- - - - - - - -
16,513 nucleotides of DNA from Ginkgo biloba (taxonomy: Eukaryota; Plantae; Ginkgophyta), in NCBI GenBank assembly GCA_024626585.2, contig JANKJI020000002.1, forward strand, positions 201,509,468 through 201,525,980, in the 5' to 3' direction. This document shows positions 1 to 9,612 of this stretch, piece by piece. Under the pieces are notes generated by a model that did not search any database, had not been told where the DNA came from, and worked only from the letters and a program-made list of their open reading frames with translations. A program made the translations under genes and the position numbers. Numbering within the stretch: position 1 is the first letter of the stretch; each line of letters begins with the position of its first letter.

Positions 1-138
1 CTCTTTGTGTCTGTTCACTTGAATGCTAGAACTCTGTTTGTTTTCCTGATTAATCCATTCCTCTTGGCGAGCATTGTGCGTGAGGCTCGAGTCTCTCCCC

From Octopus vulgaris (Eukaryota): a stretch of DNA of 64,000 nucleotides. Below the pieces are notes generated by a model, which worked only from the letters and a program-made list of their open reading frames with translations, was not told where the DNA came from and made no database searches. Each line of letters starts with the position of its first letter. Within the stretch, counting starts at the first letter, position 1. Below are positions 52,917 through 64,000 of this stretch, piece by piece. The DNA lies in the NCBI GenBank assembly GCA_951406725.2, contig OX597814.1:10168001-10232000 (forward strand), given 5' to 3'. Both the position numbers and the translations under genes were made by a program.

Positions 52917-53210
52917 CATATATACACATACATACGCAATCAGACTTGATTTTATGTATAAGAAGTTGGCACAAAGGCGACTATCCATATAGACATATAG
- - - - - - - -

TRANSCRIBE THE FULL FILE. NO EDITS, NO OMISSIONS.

16,513 nucleotides of DNA from Ginkgo biloba (taxonomy: Eukaryota; Plantae; Ginkgophyta), in NCBI GenBank assembly GCA_024626585.2, contig JANKJI020000002.1, forward strand, positions 201,509,468 through 201,525,980, in the 5' to 3' direction. This document shows positions 1 to 9,612 of this stretch, piece by piece. Under the pieces are notes generated by a model that did not search any database, had not been told where the DNA came from, and worked only from the letters and a program-made list of their open reading frames with translations. A program made the translations under genes and the position numbers. Numbering within the stretch: position 1 is the first letter of the stretch; each line of letters begins with the position of its first letter.

Positions 1-138
1 CTCTTTGTGTCTGTTCACTTGAATGCTAGAACTCTGTTTGTTTTCCTGATTAATCCATTCCTCTTGGCGAGCATTGTGCGTGAGGCTCGAGTCTCTCCCC

From Octopus vulgaris (Eukaryota): a stretch of DNA of 64,000 nucleotides. Below the pieces are notes generated by a model, which worked only from the letters and a program-made list of their open reading frames with translations, was not told where the DNA came from and made no database searches. Each line of letters starts with the position of its first letter. Within the stretch, counting starts at the first letter, position 1. Below are positions 52,917 through 64,000 of this stretch, piece by piece. The DNA lies in the NCBI GenBank assembly GCA_951406725.2, contig OX597814.1:10168001-10232000 (forward strand), given 5' to 3'. Both the position numbers and the translations under genes were made by a program.

Positions 52917-53210
52917 CATATATACACATACATACGCAATCAGACTTGATTTTATGTATAAGAAGTTGGCACAAAGGCGACTATCCATATAGACATATAG